The flâneur was noble in his looking, seeing in the multitudes and the architecture an inbound modernity. But he looked at women, too:
He delights in universal life. If a fashion or the cut of a garment has been slightly modified, if bows and curls have been supplanted by cockades, if bavolets have been enlarged and chignons have dropped a fraction towards the nape of the neck, if waists have been raised and skirts have become fuller, be very sure that his eagle eye will already have spotted it from however great a distance.
The item girl, then, is immortal. Though inextricable from Bollywood today, she still moves under the glare of the City of Light.
On a cold night in Paris, I walked home from Luxembourg Station along an empty side street in Saint-Germain. A man on a motorcycle pulled up, slowing his speed to my pace, and began to follow me. “Tu veux me connaître?” he asked. Do you want to know me?
Every city has its own breed of flâneur. In 2012, a sociologist, a journalist, and an architect began to think about Bombay’s loiterers.
These three women — Shilpa Phadke, Sameera Khan, and Shilpa Ranade — had grown tired of living on the peripheries of their urban worlds. They took issue with a status quo that kept women at home but let men spend their spare hours on the streets, lingering in clusters large and small. Loitering is a beautifully improvised performance, with skeletal stage directions: congregate at chai stall, squat on sidewalk, smoke a beedi.
Draw a line connecting the dotted loiterers and a massive concrete playpen forms in which men carelessly saunter while women are held at bay. The girls who dare to defy the urban hegemony are met with a panoptic gaze that pastes itself to their legs as they walk the streets. Just look around: the difference is stark — it’s Edgar Allan Poe’s The Man of the Crowd, with a perverse gender plot twist. The statistics are no better: in Maharashtra’s urban environments (of which Bombay is one), there are twenty female workers for every hundred male ones.
So one day, these three women did something seemingly innocuous. They created the hashtag #WhyLoiter and used it whenever they went out. It quickly became an excuse to wander around in public space — strolling along Juhu Beach, stopping for a cigarette at a paan shop, cycling through the by-lanes of bazaars. Phadke and co. discovered a method of casual dissent, tapping into the politics of fun. And Bombay’s virtual commons — the fluid spheres of Twitter and Instagram — began to bulge with pictures of women in the city. A corpus of performed pleasure emerged around #WhyLoiter. Selfies of girls hanging out in Shivaji Park proliferated across the Internet, happy fuck yous to the unpermitted photographs that men had always taken.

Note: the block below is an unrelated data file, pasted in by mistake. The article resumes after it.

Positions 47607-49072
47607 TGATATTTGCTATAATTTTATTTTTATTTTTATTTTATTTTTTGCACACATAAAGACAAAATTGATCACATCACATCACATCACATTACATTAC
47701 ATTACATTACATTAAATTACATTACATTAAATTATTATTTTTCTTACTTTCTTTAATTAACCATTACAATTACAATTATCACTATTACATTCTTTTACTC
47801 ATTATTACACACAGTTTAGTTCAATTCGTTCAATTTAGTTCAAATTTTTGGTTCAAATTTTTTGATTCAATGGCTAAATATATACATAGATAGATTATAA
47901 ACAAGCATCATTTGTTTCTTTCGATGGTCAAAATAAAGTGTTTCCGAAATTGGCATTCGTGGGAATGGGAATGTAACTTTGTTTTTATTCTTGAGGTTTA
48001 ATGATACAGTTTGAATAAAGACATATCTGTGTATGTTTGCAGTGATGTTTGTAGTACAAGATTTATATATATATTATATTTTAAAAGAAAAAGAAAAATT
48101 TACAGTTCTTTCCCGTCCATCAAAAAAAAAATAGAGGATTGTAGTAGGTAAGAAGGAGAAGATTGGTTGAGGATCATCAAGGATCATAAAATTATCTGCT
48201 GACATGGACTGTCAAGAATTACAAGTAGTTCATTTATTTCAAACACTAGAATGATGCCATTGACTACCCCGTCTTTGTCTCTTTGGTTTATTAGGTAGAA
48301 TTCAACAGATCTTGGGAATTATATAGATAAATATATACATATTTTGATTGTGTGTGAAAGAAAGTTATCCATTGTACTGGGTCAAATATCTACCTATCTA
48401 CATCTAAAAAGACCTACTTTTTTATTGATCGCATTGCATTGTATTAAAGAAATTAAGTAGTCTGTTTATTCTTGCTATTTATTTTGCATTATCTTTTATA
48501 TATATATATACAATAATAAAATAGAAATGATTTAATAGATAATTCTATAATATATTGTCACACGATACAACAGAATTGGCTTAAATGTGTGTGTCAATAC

It was a glorious enactment — flip the phone camera inward, place yourself in the thick of the city, smile, and stay there. The mechanics of voyeurism were interrupted as the photographer became the subject; the viewer, the viewed.
Loitering is a non-productive performance. For the most part, no transactions are made, no useful goals are met — timepass, locals call it. But in a city tacked together by codified spaces of consumption and propelled by the ceaseless churning of surplus capital, loitering, in its invitation to slack off, is powerful. Throw gender into the mix, and it can be revolutionary.
Leaving a trail of images in their wake, the ladies of Bombay roamed.
The city is lined with lovers. Without fail, they meet in the evenings and assume their places: sitting on the promenade of Marine Drive, leaning against the palm trees that dot seafront parks. Bombay is strange that way — an inverted patchwork of public and private space. The home, somehow, is the dreaded site of public tribunal. Your mother and father and mother-in-law and father-in-law and grandmother and grandfather and uncle and aunt are all there, inspecting your every move and the number of hearts in your WhatsApp messages. Who is this boy you’re talking to Where is he from What do his parents do? they demand.
In the face of such scrutiny, a city of 21 million people can become intimate. The throngs protect, thickening the distance between you and your disapproving kin. And so the contraband couples come to the borders of the city and cuddle on reclaimed land. Like the concrete beneath them, they too must steal their space, sculpt it to their contours, make it their own.
The cement tetrapods on Marine Drive break the tide of the Arabian Sea against the swerving tar. Seawater sprays onto the couples at sunset like scattered applause.
Maya Sorabjee is a student at Brown University concentrating in architectural history and urban studies. She grew up in Bombay.
Can’t get enough? Listen to actor Xandra Clark’s rendition of the piece from our January 13th reading of the winning essays at Greenlight Bookstore:
The views expressed here are those of the author only and do not reflect the position of Urban Omnibus editorial staff or the Architectural League of New York.
All photos by the author.